“‘Davidson trusted me.’ That’s not a bad way to start and end my day!” Kuykendall told a nearly standing-room-only 900 Room at Common Hour on Thursday. The Davidson Trust is the college’s commitment to meet 100 percent of demonstrated financial need of accepted students through a combination of grants and campus employment, without relying on loans, in support of the college’s longstanding commitment to need-blind admission.
Kuykendall stood before us to talk about other aspects of trust as well, he said, commending the broad, essential definition of the word that includes honor and civility and personal commitment. Specifically, he was there to talk about Davidson’s Honor Code, in an Honor Council Speaker Series talk that was part of the “Ten Days of Trust” events leading up to the annual, student-led Dinner at Davidson fundraiser tonight. His talk, “An Experiment in Trust Continues,” was an update of a 2009 iteration, “An Experiment in Trust.”
“If you quote from your own work without attribution, is it plagiarism?” he wondered aloud, to knowing, appreciative laughter.
Davidson’s Honor Code is not unique in letter, but is certainly so in spirit and in particularity, said Kuykendall, who was president of the student body when the Honor Council came into being. He recalled some of the conversations of that time, when the student body leaders who applied and also protected the Honor Code saw a need to separate the legislative and judicial functions of their work. There was also no insignificant discussion then of the proper roles of forgiveness and grace and redemption and reconciliation, he said, all aspects of the Reformed Tradition on which Davidson itself was founded. From those discussions, the Honor Council in more or less its current form was born.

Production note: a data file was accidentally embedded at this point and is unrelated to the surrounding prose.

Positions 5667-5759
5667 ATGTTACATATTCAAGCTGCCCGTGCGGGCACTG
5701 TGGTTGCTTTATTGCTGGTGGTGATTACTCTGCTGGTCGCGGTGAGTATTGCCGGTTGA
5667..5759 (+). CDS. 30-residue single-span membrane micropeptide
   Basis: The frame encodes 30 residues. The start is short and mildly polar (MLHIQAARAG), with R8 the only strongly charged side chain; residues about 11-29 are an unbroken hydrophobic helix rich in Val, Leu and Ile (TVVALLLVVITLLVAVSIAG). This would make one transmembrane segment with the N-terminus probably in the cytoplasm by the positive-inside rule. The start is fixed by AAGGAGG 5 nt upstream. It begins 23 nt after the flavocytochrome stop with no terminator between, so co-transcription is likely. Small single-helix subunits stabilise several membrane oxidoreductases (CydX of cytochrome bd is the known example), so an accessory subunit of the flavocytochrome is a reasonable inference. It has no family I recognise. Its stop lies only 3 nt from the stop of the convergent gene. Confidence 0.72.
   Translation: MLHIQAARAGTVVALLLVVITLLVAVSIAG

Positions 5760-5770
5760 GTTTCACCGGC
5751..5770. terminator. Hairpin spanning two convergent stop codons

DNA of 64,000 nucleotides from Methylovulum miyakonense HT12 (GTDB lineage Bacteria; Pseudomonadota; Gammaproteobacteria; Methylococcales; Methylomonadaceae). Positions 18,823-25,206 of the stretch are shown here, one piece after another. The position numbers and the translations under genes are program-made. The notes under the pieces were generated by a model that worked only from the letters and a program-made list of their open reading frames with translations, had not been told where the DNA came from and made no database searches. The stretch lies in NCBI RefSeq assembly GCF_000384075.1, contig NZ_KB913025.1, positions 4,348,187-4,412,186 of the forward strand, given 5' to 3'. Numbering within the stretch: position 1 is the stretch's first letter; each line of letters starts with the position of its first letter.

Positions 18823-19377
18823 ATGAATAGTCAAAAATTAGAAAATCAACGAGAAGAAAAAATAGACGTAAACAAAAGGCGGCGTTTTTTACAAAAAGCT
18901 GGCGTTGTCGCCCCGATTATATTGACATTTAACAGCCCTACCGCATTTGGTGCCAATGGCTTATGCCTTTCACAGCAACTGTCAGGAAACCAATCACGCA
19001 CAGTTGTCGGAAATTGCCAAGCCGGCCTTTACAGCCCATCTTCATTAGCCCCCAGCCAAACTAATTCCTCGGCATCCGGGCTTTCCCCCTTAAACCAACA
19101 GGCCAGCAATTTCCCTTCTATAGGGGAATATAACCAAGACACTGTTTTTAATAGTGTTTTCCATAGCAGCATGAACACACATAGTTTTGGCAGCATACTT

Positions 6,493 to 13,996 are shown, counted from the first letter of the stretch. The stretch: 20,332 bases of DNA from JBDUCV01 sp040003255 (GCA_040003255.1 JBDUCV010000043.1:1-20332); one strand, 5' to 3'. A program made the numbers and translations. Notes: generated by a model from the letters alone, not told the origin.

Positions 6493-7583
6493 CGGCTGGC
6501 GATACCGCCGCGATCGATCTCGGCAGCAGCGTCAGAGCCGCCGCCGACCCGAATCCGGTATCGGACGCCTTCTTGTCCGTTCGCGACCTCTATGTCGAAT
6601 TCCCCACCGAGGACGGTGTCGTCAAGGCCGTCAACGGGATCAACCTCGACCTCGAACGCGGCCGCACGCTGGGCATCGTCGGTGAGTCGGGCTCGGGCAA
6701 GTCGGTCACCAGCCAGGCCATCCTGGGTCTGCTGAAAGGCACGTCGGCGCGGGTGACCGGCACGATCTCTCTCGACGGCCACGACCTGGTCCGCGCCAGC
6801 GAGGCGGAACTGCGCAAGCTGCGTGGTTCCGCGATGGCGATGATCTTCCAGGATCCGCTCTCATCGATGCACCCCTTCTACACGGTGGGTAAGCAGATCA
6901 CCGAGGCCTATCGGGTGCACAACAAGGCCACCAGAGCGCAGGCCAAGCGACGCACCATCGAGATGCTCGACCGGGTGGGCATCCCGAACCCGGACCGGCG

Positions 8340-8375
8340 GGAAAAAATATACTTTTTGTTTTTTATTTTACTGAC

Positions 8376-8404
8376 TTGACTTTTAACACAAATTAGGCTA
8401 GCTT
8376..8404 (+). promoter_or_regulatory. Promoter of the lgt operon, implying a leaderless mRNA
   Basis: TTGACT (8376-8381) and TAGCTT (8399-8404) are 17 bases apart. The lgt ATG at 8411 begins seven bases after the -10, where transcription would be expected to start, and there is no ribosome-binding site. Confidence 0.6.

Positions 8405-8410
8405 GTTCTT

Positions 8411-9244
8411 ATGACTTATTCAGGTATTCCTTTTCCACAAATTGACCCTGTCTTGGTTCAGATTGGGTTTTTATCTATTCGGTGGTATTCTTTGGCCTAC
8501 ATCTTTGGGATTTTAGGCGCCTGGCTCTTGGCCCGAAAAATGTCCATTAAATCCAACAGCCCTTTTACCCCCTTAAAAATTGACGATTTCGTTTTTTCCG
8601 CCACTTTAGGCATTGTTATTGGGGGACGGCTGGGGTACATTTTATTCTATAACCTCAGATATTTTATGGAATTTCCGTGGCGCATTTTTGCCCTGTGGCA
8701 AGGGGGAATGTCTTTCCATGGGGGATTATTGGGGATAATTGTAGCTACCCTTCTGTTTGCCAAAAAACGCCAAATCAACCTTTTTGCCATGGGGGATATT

Kuykendall is an orator of the foremost ranks, whose expressive cadences translate well into his own written word but perhaps less so to others’. So I encourage you to make time, take time or otherwise shake out some time to stop, look and listen (above) to his most recent thoughts on this quintessentially Davidson topic.
“We may be swimming against the tide,” he said, the sad note in his voice undergirded by quiet defiance as he related some latest statistics on cheating in high school. “At Davidson, your word is your bond, and your work must be your own. Welcome to ‘the bubble,’ so they say. Weal or woe—and let’s hope it’s weal—you are in the middle of it…. But I don’t like ‘the Davidson bubble.’ Davidson is not a bubble. It is a crucible.”
Kuykendall further encouraged listeners to read President Carol Quillen’s recent article on The Huffington Post, “Trust’s Legacy: Davidson’s Honor Code.”
I will add to that a link to alma mater’s bedrock Statement of Purpose. I still have the paper copy that came with my letter of employment in 2001. It is good to read it regularly, just as it’s good to read and hear the current thoughts of both Kuykendall and Quillen on trust, on honor, on what Davidson means in the world today.
I say thank you to them both, in the same spirit that every person in the 900 Room yesterday stood when Kuykendall was finished. It was an ovation for a speech well-delivered, yes, but it was more than that. It was a matter of honor, alive, here, now, unique in spirit and in particularity.
UPDATED 1/30: TONIGHT’S PRESENTATION WILL BE IN CHAMBERS BUILDING’S LILLY FAMILY GALLERY ON THE GROUND FLOOR, RATHER THAN IN HANCE AUDITORIUM.
Per James Barrat ’83 at lunchtime in the Baltimore airport (no delays expected en route to Davidson): fresh talking points for tomorrow’s campus presentations and Charlotte Talks, WFAE at 9 a.m.!
Google’s New A.I. Ethics Board Might Save Humanity From Extinction in the Huffington Post